Account holders at large banks apparently have become a much more popular target for phishing fraudsters than credit union members, according to RSA, the Security Division of EMC.
RSA said its Anti-Fraud Command Center reported that American credit unions accounted for only 3% of the attacks it detected in August, the lowest figure it has recorded to date. That compares with 24% of the attacks in August of 2009.
Attacks on regional banks, meanwhile, accounted for 32% of detected phishing forays, RSA said in its September report, while national banks were the targets of 65% of the attacks.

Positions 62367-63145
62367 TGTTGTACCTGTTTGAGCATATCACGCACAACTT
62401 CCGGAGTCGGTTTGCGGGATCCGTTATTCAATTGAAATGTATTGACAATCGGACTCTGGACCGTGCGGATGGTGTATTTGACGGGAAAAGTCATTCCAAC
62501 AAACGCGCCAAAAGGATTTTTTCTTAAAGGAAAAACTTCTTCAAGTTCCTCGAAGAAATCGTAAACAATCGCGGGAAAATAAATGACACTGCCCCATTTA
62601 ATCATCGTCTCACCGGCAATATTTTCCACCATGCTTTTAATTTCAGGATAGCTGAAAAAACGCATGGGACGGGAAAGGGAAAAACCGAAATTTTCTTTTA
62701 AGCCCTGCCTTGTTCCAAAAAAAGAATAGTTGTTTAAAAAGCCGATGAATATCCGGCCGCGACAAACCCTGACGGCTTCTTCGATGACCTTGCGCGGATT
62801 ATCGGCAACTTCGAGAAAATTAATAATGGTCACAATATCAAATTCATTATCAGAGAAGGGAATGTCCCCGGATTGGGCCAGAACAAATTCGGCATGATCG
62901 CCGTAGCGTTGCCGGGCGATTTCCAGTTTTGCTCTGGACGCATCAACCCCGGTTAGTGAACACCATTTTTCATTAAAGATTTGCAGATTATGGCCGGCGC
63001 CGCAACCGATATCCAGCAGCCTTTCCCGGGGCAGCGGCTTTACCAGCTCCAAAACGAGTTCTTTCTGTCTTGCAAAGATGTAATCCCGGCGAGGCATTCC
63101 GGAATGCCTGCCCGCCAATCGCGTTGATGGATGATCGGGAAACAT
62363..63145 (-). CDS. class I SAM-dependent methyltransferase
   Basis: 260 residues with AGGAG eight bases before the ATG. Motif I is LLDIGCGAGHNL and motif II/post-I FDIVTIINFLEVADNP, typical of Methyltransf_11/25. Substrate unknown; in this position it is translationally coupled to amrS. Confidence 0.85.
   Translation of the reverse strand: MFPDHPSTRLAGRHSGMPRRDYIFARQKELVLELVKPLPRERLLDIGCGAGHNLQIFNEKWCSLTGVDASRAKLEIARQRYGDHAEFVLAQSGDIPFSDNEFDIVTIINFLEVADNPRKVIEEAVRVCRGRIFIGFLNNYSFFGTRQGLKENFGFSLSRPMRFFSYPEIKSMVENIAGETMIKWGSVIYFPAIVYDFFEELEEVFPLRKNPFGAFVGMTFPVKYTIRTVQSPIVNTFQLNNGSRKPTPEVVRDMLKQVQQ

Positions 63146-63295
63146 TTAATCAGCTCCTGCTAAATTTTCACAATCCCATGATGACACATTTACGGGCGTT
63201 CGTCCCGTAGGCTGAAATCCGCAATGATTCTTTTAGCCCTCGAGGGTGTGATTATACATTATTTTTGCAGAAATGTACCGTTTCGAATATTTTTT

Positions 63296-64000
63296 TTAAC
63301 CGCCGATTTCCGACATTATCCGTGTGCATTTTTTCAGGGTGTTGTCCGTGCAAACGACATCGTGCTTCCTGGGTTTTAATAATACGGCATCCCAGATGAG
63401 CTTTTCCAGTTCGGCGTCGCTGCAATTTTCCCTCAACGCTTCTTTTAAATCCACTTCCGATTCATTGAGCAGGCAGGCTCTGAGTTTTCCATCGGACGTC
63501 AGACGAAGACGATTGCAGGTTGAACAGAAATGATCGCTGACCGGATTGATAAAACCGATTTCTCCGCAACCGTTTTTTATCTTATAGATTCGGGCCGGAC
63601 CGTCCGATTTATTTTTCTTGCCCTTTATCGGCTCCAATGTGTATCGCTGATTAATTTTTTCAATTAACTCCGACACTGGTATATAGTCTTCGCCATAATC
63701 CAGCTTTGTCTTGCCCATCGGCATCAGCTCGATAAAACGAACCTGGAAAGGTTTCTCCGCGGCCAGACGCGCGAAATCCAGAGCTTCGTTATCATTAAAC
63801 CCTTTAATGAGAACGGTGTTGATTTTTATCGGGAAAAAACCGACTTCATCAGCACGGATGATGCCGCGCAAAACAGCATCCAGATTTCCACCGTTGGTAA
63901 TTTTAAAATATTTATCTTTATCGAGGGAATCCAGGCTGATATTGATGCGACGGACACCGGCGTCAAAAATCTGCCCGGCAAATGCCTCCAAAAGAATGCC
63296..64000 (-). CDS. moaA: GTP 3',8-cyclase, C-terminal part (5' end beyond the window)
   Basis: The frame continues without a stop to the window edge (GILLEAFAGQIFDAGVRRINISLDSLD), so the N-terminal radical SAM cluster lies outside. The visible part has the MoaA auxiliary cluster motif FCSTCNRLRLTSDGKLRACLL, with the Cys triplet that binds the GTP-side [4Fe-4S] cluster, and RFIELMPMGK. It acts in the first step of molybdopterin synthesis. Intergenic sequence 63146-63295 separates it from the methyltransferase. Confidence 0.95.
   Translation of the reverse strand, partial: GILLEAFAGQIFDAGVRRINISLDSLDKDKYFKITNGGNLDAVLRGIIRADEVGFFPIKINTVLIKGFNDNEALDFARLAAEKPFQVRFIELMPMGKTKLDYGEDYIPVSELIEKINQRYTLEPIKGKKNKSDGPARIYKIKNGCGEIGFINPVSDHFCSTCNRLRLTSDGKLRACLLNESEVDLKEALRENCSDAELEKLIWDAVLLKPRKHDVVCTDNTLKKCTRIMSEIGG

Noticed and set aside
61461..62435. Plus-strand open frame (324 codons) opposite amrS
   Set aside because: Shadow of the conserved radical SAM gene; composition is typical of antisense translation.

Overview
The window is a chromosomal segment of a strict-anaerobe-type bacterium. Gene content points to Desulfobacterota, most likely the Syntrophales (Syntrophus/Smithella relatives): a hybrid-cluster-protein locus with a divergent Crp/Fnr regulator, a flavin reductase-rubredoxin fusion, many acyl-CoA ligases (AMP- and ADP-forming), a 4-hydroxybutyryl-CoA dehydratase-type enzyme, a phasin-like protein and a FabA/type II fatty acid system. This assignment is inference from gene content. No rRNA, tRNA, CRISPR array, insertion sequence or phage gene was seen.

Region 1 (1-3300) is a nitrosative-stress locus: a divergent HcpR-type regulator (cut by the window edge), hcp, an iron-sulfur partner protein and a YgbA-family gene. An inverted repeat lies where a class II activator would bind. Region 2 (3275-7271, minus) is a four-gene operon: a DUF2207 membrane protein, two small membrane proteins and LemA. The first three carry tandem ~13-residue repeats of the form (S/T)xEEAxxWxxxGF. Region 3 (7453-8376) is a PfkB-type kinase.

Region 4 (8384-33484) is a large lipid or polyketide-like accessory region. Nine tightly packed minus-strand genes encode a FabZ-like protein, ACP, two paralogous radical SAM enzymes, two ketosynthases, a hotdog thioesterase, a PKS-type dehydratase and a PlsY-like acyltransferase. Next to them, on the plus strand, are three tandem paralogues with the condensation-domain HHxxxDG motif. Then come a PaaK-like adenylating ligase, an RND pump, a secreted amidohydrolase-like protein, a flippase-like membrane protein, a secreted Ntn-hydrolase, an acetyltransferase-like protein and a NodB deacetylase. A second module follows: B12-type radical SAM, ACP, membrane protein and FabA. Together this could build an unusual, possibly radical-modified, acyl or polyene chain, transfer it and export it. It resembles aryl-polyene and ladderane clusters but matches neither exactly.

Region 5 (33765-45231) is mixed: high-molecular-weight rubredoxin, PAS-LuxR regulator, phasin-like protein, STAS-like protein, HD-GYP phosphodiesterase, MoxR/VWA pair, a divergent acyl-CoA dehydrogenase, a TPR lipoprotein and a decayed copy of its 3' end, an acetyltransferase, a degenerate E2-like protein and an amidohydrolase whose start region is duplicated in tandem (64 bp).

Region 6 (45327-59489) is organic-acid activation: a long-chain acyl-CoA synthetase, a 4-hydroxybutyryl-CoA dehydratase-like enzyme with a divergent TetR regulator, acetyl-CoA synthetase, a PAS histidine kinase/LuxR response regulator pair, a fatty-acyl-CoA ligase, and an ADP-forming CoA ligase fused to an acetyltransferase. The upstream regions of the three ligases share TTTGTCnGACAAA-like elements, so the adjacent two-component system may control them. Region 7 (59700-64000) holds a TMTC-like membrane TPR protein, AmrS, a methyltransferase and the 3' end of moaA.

In the past couple years, credit unions had accounted at times for more than a third of the attacks reported in the RSA monthly report, but that number has fallen as fraudsters apparently are focusing on bigger prey, especially commercial accounts.
Overall, phishing attacks increased by 7% in August from the month before, with 17,935 attacks recorded.
"The bulk of the increase resulted from attacks targeted at a handful of financial institutions, which is typical of phishers who prefer to focus their effort on a targeted group rather than spread their attacks across the board," RSA said in its monthly report.
The United States is still the largest host, by far, accounting for 60% of phishing attacks, while Brazil was second at 7%. The number of brands attacked held steady, 216 in August compared with 217 in July, the online security services company said.